Why quick-fix taxes never work
Nick Clegg made headlines this week with the controversial announcement that he would back the introduction of a one-off ‘wealth tax’. Clegg’s belief that the amount of tax paid by the super-rich is disproportionately low may ring true in some cases, but it strikes me as absurd to attempt to introduce a short-term tax hike without any clear understanding of either how it would be implemented or what its long-term consequences would be.
To suggest that a ‘time-limited contribution’, levied on the UK’s most asset-rich individuals would get anywhere near fixing the treasury’s problems is to underestimate the complexity of our fragile economic situation. To expect the nation’s wealth generators to submit to a ‘wealth tax’ as a form of patriotic philanthropy is naive and betrays a fundamental misunderstanding of the way business operates. It is only reasonable to presume that wealthy entrepreneurs and individuals would consider their options and perhaps move their business to countries where the tax conditions are more favourable, if such a tax were introduced. It may be unpopular but not unrealistic to suggest that survival and indeed profit are more important to most businesses than the ethics of tax.
So to go back to the old adage about the golden goose – if we drive a whole flock of them away to more clement climes, do we really think we can start manufacturing golden eggs ourselves? I am very aware that the treasury is in urgent need of an injection of cash - especially as corporation tax is down on last year’s revenue – but I fail to see how a short term fix of introducing a ‘wealth tax’ can have anything but negative effects on the UK economy in the long term.
Good business practice dictates that plans are made for the long term, with a 5-10 year trajectory mapped out. Entrepreneurs and asset-rich individuals drive business. If we push them out of the UK with an unpopular tax – ‘one-off’ though it may be – they are likely to put down roots elsewhere and won’t come flooding back in a hurry.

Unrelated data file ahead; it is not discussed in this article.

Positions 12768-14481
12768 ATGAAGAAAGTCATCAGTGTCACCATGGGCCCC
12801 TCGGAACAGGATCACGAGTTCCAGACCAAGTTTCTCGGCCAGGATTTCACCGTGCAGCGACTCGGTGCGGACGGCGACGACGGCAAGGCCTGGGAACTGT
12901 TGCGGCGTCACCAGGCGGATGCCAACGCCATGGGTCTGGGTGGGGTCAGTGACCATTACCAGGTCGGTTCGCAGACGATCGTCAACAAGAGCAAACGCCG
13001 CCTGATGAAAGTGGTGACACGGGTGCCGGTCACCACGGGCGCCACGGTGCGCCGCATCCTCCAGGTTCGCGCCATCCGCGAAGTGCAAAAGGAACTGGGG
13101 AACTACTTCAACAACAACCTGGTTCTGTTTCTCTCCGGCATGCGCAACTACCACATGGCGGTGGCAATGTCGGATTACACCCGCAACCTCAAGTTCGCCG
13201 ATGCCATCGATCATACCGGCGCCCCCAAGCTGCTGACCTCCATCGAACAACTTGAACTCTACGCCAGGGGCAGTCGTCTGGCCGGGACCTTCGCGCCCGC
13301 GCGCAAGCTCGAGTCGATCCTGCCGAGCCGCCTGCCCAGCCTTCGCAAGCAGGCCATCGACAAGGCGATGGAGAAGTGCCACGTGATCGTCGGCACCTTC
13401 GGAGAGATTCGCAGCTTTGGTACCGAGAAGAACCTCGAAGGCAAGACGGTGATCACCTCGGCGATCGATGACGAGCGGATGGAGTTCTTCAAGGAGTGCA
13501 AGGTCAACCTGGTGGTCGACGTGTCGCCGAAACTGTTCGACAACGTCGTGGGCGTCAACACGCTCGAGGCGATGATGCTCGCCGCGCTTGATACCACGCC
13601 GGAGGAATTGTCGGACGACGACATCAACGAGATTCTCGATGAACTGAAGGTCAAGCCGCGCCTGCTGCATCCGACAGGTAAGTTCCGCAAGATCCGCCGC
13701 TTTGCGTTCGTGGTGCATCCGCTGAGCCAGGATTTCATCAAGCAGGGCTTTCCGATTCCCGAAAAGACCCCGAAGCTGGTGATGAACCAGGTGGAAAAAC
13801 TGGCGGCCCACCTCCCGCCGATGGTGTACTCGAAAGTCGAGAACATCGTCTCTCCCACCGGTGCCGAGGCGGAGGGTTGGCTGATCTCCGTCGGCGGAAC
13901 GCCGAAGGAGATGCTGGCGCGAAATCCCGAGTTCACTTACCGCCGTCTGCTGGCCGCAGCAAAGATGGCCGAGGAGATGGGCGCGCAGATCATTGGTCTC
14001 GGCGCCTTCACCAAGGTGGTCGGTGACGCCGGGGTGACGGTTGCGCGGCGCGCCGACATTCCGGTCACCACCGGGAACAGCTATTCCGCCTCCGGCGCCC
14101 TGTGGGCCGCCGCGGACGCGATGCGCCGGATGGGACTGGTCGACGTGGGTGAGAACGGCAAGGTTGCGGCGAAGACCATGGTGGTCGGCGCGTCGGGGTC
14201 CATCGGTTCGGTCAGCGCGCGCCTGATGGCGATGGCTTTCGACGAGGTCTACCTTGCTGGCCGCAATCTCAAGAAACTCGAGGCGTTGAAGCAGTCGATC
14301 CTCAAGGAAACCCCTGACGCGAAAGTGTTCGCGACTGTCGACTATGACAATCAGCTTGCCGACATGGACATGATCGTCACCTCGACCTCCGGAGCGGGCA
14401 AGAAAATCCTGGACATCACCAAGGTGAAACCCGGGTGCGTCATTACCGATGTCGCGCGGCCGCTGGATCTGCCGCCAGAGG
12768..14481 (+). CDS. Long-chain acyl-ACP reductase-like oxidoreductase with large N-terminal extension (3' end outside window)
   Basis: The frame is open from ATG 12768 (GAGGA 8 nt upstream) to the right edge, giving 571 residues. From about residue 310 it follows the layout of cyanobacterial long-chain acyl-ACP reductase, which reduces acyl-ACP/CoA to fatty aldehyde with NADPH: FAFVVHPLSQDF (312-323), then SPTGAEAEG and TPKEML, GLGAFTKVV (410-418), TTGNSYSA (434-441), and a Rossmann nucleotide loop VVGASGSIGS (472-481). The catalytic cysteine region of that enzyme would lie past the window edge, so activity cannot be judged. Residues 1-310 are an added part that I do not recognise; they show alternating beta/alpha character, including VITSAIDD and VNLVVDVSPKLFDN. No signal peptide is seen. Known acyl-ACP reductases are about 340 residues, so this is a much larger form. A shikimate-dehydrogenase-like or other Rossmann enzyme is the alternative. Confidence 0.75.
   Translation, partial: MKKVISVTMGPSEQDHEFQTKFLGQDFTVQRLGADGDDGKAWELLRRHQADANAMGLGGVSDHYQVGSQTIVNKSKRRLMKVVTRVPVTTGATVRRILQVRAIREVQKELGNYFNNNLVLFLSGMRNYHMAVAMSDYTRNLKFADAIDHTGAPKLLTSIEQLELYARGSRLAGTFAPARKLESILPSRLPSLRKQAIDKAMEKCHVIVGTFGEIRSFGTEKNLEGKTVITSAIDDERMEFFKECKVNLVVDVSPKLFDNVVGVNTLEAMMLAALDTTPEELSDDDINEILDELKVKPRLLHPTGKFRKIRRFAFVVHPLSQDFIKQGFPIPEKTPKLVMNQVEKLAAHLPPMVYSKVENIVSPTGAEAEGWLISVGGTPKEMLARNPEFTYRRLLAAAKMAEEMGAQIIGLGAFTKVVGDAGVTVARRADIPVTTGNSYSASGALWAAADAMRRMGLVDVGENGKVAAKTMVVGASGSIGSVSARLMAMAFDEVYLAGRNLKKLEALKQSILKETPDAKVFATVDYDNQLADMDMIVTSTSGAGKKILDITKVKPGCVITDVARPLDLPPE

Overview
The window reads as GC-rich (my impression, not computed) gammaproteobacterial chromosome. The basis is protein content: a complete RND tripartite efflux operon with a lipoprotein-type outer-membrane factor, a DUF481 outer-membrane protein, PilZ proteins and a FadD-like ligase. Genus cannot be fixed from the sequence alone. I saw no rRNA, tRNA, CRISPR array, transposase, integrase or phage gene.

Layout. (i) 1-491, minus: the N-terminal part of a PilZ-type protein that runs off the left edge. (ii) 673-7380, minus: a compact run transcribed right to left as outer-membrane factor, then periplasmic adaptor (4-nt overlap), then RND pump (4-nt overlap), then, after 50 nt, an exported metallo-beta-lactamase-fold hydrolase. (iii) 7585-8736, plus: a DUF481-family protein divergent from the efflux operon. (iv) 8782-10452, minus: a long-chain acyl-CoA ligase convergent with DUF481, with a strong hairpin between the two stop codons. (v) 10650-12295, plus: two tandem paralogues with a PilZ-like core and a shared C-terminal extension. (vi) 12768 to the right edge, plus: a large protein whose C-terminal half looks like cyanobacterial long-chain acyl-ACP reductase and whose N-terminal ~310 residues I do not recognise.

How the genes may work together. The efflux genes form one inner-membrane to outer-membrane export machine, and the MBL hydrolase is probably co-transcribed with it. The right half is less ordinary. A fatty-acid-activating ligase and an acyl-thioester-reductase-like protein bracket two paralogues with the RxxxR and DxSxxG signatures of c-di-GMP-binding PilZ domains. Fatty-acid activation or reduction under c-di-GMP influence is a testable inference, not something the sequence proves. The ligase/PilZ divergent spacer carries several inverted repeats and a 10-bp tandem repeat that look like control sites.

For an indication of how ostensibly short-term tax measures can have long-term ramifications, we need look no further than the bricked-up windows of many of our older houses. Introduced in 1696 as a quick-fix solution ‘for making good the Deficiencies of several Funds… enlarging the Capital Stock of the Bank of England and… raising the Publick Credit’ (ring any bells?) the window tax in fact lasted for over 150 years until its repeal in 1851, with lasting effects which are still visible today.
Of course it’s vitally important that we have a tax system which is fair for everybody and which protects the most vulnerable members of society. It’s still imperative that any new measures designed to ensure that the most wealthy pay the correct amount of tax are the result of a carefully planned strategy, rather than an off-the-cuff suggestion by a politician hoping to bolster his party’s ailing ratings.
Mike Fleming is Tax Director at Straughans Chartered Accountants www.straughans.co.uk